IMG 0573
The view of the front yard of Charles Johnson's vacation property on Old North Wharf, with the new clam shack restaurant's mechanical system in view above the fence.

Regardless, Johnson said the mechanical system is the sticking point that is driving his opposition, and that if Karp moved it to another location on the structure, he would drop his legal challenges against the clam shack.

“It’s 18 inches from my bedroom,” Johnson said. “And my wife is allergic to fish.”

Johnson and Karp have never met in person. But the two billionaires did connect over the phone months ago when the dispute first came to a head, Johnson said.

“Steve called me in March,” Johnson emphasized. “He said we can work something out. I said let me think about it. I came up with six points.”

Those points included Johnson’s concerns about noise, foot traffic around the property, as well as live entertainment and music.

“I said no music outside and I wanted dinner music only inside, not the boom, boom, boom stuff,” Johnson said. “And the last thing was I don’t want your exhaust coming over to Old North Wharf.”

Most of those points were easily addressed. After all, Frasca and Burleson had already committed to not having a bar, a basic entertainment license with no live music, and other concessions that would limit the impact of the Straight Wharf Fish Market on the nearby residences of Old North Wharf. But there was no firm answer to the question of the restaurant’s mechanical systems.

“He (Karp) said it depends on the wind - he was very non-committal - so we left it there,” Johnson said. “I said think about it. And two weeks later I got a picture showing what’s going on. And I said there’s no way I’ll consent to this. That was the deal killer.”

Since that initial conversation back in March, Johnson claims he has had no further contact with Karp. We asked why he had not reached out directly to him regarding the mechanical system at any point during the ensuing months.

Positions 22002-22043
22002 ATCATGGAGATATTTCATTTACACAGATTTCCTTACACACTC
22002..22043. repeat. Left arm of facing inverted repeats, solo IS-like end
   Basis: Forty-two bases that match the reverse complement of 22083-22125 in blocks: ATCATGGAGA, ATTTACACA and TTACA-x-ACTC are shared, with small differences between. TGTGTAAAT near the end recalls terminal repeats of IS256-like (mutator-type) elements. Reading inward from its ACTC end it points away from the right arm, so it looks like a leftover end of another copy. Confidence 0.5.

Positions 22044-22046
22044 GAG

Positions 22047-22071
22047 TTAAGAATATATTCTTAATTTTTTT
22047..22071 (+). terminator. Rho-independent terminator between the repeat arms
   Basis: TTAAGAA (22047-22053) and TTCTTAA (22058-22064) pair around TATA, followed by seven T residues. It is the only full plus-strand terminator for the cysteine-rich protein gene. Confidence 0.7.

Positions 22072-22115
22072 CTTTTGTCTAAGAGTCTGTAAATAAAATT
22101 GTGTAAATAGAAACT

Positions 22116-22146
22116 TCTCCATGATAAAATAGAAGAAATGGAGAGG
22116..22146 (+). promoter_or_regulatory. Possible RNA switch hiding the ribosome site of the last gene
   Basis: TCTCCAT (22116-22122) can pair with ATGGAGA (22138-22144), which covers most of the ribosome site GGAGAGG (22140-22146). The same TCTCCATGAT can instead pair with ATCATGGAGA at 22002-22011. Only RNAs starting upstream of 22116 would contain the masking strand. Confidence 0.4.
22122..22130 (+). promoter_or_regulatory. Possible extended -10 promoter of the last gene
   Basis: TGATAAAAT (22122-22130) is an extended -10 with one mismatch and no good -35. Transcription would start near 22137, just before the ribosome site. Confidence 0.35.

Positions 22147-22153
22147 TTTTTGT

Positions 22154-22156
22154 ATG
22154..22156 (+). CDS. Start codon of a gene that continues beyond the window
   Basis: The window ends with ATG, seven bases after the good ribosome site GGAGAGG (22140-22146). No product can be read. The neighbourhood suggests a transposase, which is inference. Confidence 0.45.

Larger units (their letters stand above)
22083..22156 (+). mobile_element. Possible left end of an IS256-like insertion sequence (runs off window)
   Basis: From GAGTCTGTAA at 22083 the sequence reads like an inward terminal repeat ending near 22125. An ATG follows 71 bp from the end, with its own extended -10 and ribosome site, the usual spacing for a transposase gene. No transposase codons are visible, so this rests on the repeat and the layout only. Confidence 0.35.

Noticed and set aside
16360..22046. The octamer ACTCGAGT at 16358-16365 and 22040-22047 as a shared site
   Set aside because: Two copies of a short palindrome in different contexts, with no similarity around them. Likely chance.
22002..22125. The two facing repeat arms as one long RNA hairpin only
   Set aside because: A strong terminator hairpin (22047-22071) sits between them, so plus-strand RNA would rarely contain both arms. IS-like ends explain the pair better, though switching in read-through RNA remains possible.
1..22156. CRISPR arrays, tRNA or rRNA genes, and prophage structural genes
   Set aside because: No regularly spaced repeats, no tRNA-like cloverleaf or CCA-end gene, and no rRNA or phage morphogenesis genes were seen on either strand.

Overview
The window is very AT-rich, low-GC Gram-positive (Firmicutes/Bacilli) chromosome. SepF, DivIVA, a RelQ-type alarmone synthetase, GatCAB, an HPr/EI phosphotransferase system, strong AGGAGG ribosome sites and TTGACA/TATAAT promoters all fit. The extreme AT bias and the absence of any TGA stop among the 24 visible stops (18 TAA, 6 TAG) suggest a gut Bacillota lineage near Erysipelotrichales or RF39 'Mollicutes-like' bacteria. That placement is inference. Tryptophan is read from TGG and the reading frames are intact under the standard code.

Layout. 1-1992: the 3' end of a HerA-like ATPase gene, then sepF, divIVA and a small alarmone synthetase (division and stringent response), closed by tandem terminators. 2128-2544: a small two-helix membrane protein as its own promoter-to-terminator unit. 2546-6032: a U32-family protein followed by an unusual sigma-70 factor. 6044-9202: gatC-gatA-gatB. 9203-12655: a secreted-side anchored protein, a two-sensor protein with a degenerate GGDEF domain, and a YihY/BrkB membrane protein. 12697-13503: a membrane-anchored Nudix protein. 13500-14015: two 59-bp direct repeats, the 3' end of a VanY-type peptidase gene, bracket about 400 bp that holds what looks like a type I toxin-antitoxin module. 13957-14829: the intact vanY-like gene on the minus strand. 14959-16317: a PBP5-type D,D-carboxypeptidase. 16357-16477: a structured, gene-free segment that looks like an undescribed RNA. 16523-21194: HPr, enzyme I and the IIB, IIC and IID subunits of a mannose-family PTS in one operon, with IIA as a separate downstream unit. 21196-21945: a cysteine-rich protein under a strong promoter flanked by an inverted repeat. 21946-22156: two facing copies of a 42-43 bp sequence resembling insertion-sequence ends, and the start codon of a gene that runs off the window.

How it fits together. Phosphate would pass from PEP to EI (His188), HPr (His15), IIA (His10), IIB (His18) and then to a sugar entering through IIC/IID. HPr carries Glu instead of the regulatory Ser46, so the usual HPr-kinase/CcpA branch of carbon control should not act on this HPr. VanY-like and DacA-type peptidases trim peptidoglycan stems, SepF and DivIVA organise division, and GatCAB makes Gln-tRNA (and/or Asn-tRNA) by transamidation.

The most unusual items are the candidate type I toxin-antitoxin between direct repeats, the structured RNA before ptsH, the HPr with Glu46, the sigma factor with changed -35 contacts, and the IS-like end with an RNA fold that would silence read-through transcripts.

“My thought process is that would be pissing in the wind,” Johnson said.

In addition to the summer home on Old North Wharf, Johnson owns at least three other properties around Nantucket. And yes, he’s aware that many people in the community have pointed out he doesn’t even live at the wharf during the summer months. How much time does he actually spend there?

“It’s used,” Johnson said. “It’s used by family. I have 17 grandkids. They line up to stay there.”

Johnson believes the Straight Wharf Fish Market has gotten as far as it has because of Nantucket Island Resort’s large presence on the island. The company is so expansive, he said, that it was even difficult hiring a lawyer who didn’t already have a conflict of interest.

“They (the town) like Karp and they like NIR because it provides a lot of jobs,” Johnson said. “They like the commerce. That’s a fact of life. NIR is so big and they have relationships all over. Getting a lawyer that hasn’t represented them is an issue.”

Despite it all, Johnson did not appear all that angry about the situation. He sounded more like a person who wanted to put the episode behind him while still securing some peace of mind about the impact the restaurant may or may not have on his property.

“I don’t want to carry a grudge,” Johnson said. “I’d like to get along with Steve. What worries me is down the line after they open, and they ask for a liquor license. Then they want to have a small bar with seats in it. I’m afraid of the creep from it.”